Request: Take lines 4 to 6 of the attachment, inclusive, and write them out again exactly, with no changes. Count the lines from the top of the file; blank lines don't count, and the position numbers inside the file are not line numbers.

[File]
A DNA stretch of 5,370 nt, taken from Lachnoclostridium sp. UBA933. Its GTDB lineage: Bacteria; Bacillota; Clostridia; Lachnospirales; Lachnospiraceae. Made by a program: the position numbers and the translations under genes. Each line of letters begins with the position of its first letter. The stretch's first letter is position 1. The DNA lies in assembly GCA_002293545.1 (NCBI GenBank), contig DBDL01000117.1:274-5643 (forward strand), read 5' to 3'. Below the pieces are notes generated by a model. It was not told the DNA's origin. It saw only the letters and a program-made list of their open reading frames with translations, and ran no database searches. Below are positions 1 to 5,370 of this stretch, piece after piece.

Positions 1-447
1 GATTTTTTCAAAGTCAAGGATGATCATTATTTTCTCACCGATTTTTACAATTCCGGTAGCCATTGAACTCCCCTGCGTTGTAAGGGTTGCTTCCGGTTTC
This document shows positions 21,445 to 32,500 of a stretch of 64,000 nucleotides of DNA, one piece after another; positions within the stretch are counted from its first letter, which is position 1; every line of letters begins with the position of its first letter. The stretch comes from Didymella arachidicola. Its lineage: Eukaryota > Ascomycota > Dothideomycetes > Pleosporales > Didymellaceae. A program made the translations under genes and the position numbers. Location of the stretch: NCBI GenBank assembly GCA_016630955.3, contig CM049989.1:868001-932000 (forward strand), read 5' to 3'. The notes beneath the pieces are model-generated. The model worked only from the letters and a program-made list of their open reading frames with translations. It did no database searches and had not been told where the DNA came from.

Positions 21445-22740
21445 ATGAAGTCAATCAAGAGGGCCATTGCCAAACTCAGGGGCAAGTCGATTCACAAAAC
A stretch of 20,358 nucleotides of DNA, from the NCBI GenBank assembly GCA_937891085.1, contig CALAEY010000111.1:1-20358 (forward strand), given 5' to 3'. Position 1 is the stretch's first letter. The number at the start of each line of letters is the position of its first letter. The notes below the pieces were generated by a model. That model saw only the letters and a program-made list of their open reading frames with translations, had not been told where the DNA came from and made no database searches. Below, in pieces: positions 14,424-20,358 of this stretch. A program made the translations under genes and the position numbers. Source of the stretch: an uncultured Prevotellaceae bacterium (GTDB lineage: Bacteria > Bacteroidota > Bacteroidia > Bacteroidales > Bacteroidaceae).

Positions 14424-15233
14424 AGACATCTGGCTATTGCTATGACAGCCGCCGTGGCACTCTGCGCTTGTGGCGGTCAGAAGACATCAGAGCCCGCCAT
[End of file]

This document shows positions 21,445 to 32,500 of a stretch of 64,000 nucleotides of DNA, one piece after another; positions within the stretch are counted from its first letter, which is position 1; every line of letters begins with the position of its first letter. The stretch comes from Didymella arachidicola. Its lineage: Eukaryota > Ascomycota > Dothideomycetes > Pleosporales > Didymellaceae. A program made the translations under genes and the position numbers. Location of the stretch: NCBI GenBank assembly GCA_016630955.3, contig CM049989.1:868001-932000 (forward strand), read 5' to 3'. The notes beneath the pieces are model-generated. The model worked only from the letters and a program-made list of their open reading frames with translations. It did no database searches and had not been told where the DNA came from.

Positions 21445-22740
21445 ATGAAGTCAATCAAGAGGGCCATTGCCAAACTCAGGGGCAAGTCGATTCACAAAAC